More than just bitcoin: 3 ideas for blockchain

The principles on which blockchain is based have the potential to incur great change.

© 2018 Walmart Inc.

The great upheavals of digital transformation do not happen on their own, but are largely based on new technologies. Artificial intelligence is certainly one of the biggest drivers, but the Internet of Things or 5G also have enormous potential for change. And then there is blockchain, a technology about which we continually hear amazing, but which many people still can’t really understand. The most popular application of this new technology, the cryptocurrency bitcoin, is probably also to blame for this. It is very complex and therefore hardly suitable as an example for explaining the technology. Blockchain itself is very versatile and can be used to solve many existing problems.


What is blockchain?

To put it simply, blockchain is a distributed database that chains data together in encrypted blocks.

This sounds very unspectacular at first, but on closer inspection the advantages quickly become apparent. Blockchain is secure because it is not located on a central server, but all participants in a blockchain have a full version. It is also tamper-proof, because each blockchain contains a checksum for the entire chain and for each new block. In addition to this, the data is stored in encrypted form so that only the participants who know the key can read and expand it.

These attributes make blockchain particularly interesting for applications where security, trust and credibility are important. This includes transactions in the financial sector or when concluding contracts. Blockchain technology can take on the function of banks and notaries here. Processes that previously required an intermediary can therefore be completely digitalized. However, this technology offers many other exciting opportunities.


Blockchain as a digital administrator in the value chain

The problem: the programmatic media business has expanded into a very long value chain that is intransparent, susceptible to fraud and ineffective. A huge black box has evolved between advertisers and publishers, which swallows up large portions of the budget without the result being exactly traceable.

The blockchain solution: a value chain based on blockchain would immediately make programmatic advertising transparent. Each little step from the request to the ad display could be traced. Ad fraud and brand safety would no longer be problematic either, because the perpetrators could be tracked down at any time.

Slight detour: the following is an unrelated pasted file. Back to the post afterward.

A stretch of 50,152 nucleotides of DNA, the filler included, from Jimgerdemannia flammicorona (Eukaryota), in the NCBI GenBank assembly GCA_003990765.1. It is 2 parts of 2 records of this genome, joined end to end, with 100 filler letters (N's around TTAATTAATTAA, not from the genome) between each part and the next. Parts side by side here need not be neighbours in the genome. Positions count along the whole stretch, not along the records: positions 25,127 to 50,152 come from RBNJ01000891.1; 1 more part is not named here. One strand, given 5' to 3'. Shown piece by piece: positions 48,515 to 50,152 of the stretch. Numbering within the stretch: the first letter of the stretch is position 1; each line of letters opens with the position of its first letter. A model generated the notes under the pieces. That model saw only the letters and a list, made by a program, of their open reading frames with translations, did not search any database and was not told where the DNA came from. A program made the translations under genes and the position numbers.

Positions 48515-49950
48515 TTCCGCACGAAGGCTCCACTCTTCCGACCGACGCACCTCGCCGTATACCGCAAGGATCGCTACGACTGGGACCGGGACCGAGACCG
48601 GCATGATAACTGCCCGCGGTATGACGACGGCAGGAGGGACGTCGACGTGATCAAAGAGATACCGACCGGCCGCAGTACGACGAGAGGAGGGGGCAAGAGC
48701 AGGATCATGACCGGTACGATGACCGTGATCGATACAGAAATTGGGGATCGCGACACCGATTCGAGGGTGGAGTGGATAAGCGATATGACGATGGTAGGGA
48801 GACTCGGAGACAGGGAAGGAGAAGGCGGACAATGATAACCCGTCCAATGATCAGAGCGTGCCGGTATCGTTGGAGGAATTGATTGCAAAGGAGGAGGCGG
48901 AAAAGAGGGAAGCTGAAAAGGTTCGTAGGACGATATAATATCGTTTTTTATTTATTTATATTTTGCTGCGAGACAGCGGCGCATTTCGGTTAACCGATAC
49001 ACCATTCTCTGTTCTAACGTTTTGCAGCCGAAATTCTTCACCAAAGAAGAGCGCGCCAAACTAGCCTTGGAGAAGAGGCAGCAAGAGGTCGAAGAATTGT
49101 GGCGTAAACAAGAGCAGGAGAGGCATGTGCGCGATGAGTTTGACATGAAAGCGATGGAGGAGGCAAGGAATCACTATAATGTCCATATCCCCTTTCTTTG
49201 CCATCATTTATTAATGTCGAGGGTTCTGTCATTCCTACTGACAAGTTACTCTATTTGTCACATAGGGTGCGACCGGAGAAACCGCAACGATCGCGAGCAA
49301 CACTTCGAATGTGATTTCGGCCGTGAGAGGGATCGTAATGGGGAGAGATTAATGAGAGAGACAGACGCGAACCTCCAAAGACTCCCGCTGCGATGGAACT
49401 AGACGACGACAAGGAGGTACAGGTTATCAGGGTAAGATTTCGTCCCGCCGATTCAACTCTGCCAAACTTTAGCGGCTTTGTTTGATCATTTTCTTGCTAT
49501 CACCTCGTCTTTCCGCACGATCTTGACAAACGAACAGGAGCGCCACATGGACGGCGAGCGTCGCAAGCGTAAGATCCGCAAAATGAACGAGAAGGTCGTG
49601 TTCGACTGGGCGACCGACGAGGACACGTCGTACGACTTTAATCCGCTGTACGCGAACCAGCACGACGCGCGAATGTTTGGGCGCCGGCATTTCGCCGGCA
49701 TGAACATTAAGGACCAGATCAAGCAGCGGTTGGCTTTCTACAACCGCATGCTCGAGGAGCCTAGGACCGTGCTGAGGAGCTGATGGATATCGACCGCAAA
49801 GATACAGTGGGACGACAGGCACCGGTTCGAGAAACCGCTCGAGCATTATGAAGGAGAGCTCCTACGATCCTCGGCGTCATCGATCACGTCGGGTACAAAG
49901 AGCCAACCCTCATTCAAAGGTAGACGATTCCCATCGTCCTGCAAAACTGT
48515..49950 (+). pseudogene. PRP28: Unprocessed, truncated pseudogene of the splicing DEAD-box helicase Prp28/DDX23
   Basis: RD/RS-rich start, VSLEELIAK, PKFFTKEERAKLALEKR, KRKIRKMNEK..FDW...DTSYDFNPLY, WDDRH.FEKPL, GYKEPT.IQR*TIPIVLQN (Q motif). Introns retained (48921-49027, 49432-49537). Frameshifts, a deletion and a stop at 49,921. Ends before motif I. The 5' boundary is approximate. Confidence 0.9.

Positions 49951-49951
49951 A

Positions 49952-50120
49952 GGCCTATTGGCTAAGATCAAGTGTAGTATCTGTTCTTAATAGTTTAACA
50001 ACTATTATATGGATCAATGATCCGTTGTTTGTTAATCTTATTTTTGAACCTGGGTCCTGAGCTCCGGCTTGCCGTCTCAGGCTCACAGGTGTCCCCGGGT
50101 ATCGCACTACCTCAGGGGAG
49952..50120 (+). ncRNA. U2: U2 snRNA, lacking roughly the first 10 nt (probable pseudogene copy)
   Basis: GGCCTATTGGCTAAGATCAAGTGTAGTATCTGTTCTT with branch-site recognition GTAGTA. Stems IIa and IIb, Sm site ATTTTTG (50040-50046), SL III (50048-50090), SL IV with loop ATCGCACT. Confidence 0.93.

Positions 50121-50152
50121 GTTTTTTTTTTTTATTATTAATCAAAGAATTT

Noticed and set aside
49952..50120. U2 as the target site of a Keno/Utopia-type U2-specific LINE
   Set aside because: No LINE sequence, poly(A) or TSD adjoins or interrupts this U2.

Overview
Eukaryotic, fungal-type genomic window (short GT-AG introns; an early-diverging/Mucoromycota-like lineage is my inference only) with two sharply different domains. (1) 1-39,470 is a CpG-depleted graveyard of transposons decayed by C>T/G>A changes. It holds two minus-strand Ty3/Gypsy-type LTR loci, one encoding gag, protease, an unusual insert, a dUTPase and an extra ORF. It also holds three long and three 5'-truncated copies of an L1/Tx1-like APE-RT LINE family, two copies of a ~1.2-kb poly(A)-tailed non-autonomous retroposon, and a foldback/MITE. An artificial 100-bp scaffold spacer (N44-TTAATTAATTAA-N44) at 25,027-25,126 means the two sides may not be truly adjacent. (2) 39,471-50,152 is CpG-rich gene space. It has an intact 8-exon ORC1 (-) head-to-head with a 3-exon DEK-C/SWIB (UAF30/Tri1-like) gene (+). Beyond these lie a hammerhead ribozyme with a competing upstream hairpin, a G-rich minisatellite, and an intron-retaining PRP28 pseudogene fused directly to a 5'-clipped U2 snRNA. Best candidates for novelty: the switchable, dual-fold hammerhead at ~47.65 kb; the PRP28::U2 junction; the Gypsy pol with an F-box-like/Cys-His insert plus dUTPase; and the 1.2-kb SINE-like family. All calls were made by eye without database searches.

Blockchain as a supply chain

The problem: when dozens of people became ill in the USA in spring 2018 because they had eaten Romaine lettuce contaminated with E. coli, the supermarket chain Walmart responded by stopping sales and destroying all the Romaine lettuce in its almost 12,000 stores. However, this did not eliminate the cause. By the summer, the number of those infected had risen to 197 and five people had died.

The blockchain solution: Walmart also responded with technology by introducing a new tracking process that the company had already been working on with IBM for two years. Using a blockchain, foods such as vegetables can now be traced back via all intermediaries to the producer and even to the field on which it was grown. In the future, contamination can be eliminated according to the source and Walmart will only have to destroy the affected batches.


Blockchain as a money distributor

The problem: public transportation in Germany has been highly fragmented since rail transport was opened up to private companies. Traveling by train today often involves several companies, for which passengers often purchase a joint ticket. This is convenient for the customers, but causes a lot of billing and administration work for the providers, because the respective shares of the travel costs have to be calculated, estimated and, in some cases, distributed manually.

The blockchain solution: a blockchain platform could precisely determine the shares of the participating providers and automatically distribute the revenues.


The bottom line:

Blockchain was originally developed for the digital currency bitcoin, but the technology also offers a high added value for entirely different areas of application. It is therefore no wonder that the global blockchain market is set to explode from 411 million US dollars in 2017 to 7.7 billion US dollars in 2020. Despite all the euphoria, it is important to remember that blockchain not only solves problems, but also has problems itself. It is considered complicated and, as the length and number of participants increase, it can become sluggish. The blockchain technology is therefore in urgent need of further development.